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Restoration of Aplomado Falcons Expands to West Texas
1 July 2002
The restoration of the Aplomado Falcon will expand into west Texas when 16 falcon chicks leave Boise on Tuesday, 2 July 2002. The young falcons will be transported by plane from The Peregrine Fund's World Center for Birds of Prey and flown to Van Horn, Texas. Eleven will be released on the Means Ranch and five will be released on the Miller Ranch.
"The habitat in south Texas is very close to reaching carrying capacity so the expansion into west Texas is essential" stated J. Peter Jenny, Vice President of The Peregrine Fund. "The habitat in west Texas is excellent for this species and we are very excited to have the opportunity to release falcons on the Means Ranch and Miller Ranch," concluded Jenny.
The Aplomado Falcon is the one remaining falcon on the Endangered Species List and a top priority of The Peregrine Fund. It had been gone from the United States from the 1950s until 1995 when a pair of falcons raised and released by biologists from The Peregrine Fund nested. At the end of 2001, 33 pairs were known to exist in the wild, all in south Texas. This success is due to the reintroduction of captive raised Aplomado Falcons by The Peregrine Fund with the cooperation of the private sector, the U.S. Fish and Wildlife Service, and Texas Parks and Wildlife. Additional information on the project can be found on The Peregrine Fund's web site (www.peregrinefund.org).
"This is a positive step forward in our efforts to recover the Aplomado Falcon," said Dale Hall, Southwest Regional Director of the U.S. Fish and Wildlife Service. "Pioneering releases in west Texas through collaborative partnerships provides a direct path to successful conservation of the falcon."
The release of Aplomado Falcons is being conducted under a "Safe Harbor" agreement. The agreement is between landowners, the U.S. Fish and Wildlife Service, and The Peregrine Fund. The agreement encourages private landowners to participate in the restoration of the Aplomado Falcon by exempting additional provisions or liabilities applicable under the Endangered Species Act. Property owners maintaining a baseline of Aplomado Falcons and agreeing to the release of Aplomado Falcons would be free to use or develop other areas of their property, even if the use results in "incidental take" of an Aplomado Falcon.
As of 1 July 2002, land owners in 42 west Texas counties are eligible to sign the Safe Harbor Agreement. Counties included are: Andrews, Brewster, Cochran, Crane, Crockett, Culberson, Dawson, Dimmit, Duval, Ector, Edwards, El Paso, Frio, Gaines, Hudspeth, Jeff Davis, Jim Hogg, Kinney, La Salle, Loving, Martin, Maverick, McMullen, Mendia, Midland, Pecos, Presidio, Real, Reeves, Starr, Sutton, Terrel, Terry, Upton, Uvalde, Val Verde, Ward, Webb, Yoakum, Winkler, Zatata, and Zavala.
"The great thing about the Safe Harbor approach is that it can protect many landowners in west Texas, whether they are falcon reintroduction partners or neighboring landowners," said Gary Graham, Ph.D., Texas Parks and Wildlife Department Wildlife Director. "Safe Harbor agreements have worked well for landowners in the south Texas reintroduction project. Even with the release of hundreds of falcons over the past several years there, I'm not aware of a single problem involving private property owners. Now we have a chance to repeat that success in west Texas, helping both falcons and landowners," finished Graham.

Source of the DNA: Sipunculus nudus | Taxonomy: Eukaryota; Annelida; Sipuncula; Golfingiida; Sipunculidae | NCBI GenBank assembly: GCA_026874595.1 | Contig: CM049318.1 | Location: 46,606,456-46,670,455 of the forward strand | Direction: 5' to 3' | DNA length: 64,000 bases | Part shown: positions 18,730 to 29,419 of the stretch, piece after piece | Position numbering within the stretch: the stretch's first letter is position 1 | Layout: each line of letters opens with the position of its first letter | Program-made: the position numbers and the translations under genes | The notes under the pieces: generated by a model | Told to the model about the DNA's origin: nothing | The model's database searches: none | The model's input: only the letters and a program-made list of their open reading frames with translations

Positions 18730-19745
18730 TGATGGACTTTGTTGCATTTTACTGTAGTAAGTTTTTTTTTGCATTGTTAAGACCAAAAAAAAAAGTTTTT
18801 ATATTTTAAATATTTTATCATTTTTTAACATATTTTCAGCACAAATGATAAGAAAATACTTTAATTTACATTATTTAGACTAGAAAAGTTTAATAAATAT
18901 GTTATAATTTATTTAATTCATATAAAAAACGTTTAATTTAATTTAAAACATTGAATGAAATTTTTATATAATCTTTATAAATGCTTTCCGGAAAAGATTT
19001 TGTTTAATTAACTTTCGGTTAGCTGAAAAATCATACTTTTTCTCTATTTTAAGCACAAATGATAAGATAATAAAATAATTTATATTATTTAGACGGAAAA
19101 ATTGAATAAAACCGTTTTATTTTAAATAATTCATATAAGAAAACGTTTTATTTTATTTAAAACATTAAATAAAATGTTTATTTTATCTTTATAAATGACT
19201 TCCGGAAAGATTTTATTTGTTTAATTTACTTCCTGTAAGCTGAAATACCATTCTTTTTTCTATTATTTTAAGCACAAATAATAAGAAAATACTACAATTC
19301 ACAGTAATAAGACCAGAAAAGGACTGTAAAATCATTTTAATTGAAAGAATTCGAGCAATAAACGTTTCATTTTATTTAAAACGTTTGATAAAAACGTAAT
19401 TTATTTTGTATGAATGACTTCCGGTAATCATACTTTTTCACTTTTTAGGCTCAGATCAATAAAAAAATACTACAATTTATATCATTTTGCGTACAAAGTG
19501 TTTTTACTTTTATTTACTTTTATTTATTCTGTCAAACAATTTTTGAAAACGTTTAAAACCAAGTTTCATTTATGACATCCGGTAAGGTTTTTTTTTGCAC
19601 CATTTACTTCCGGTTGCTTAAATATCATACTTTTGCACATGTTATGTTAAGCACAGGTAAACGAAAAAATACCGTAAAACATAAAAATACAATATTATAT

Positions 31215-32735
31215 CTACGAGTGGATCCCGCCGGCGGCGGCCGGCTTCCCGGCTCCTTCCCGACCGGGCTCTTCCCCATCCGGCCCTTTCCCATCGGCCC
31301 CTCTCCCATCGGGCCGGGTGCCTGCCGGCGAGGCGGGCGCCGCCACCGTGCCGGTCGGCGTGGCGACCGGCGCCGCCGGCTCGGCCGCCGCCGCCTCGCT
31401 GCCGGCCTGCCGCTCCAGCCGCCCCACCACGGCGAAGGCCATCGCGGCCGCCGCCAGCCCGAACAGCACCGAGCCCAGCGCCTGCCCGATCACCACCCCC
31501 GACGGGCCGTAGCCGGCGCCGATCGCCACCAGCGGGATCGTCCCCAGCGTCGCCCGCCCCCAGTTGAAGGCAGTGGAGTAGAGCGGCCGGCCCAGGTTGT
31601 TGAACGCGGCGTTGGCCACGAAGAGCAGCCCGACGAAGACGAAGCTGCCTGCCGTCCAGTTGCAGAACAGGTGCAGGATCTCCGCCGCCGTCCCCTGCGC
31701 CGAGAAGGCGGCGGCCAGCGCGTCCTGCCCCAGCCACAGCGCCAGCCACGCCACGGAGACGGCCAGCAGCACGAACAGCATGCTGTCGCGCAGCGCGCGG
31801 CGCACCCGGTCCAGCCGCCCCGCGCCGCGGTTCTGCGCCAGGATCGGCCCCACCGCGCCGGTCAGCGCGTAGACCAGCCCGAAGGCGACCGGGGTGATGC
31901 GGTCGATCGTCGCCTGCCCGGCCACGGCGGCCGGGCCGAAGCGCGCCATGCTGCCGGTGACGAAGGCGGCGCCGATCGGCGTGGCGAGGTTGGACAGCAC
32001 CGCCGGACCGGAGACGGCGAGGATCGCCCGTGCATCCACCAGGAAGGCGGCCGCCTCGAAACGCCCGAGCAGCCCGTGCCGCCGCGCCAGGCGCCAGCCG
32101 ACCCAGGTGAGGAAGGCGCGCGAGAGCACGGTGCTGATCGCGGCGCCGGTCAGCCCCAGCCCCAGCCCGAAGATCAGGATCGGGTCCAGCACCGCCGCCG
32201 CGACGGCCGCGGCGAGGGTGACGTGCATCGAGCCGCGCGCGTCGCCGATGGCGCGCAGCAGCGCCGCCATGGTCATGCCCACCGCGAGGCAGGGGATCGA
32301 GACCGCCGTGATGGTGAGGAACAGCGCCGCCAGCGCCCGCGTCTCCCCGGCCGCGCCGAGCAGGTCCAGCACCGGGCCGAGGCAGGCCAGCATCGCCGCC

"As ranchers we are looking forward to having Aplomado Falcons back in west Texas," stated John Means. "Our partnership with The Peregrine Fund will enable us to begin working toward the restoration of this beautiful falcon," finished Means. The Means family has been ranching in west Texas for five generations.
The restoration of the Aplomado Falcon is a cooperative project with support from Houston Endowment, State of Texas, The Brown Foundation, Kleberg Foundation, ExxonMobil, Engelhard Foundation, Burlington Resources, American Electric Power, U.S. Fish and Wildlife Service, National Fish and Wildlife Foundation, The Tapeats Fund, Peter Toot, and several others.
The Peregrine Fund was founded in 1970 at Cornell University in response to the catastrophic decline of the Peregrine Falcon throughout much of North America. The efforts to save this species resulted in breakthroughs in the field of endangered species research. In addition to the Peregrine Falcon and Aplomado Falcon, The Peregrine Fund is involved with conservation projects around the world with species such as the California Condor, Philippine Eagle, Harpy Eagle, Mauritius Kestrel, Orange-breasted Falcon, `Alala or Hawaiian Crow and Hawaiian forest songbirds, and other species. In addition, The Peregrine Fund has numerous other programs around the world that focus on preserving endangered environments (e.g. forests, wetlands, etc.) and improving local people's conservation ability.Return to news releases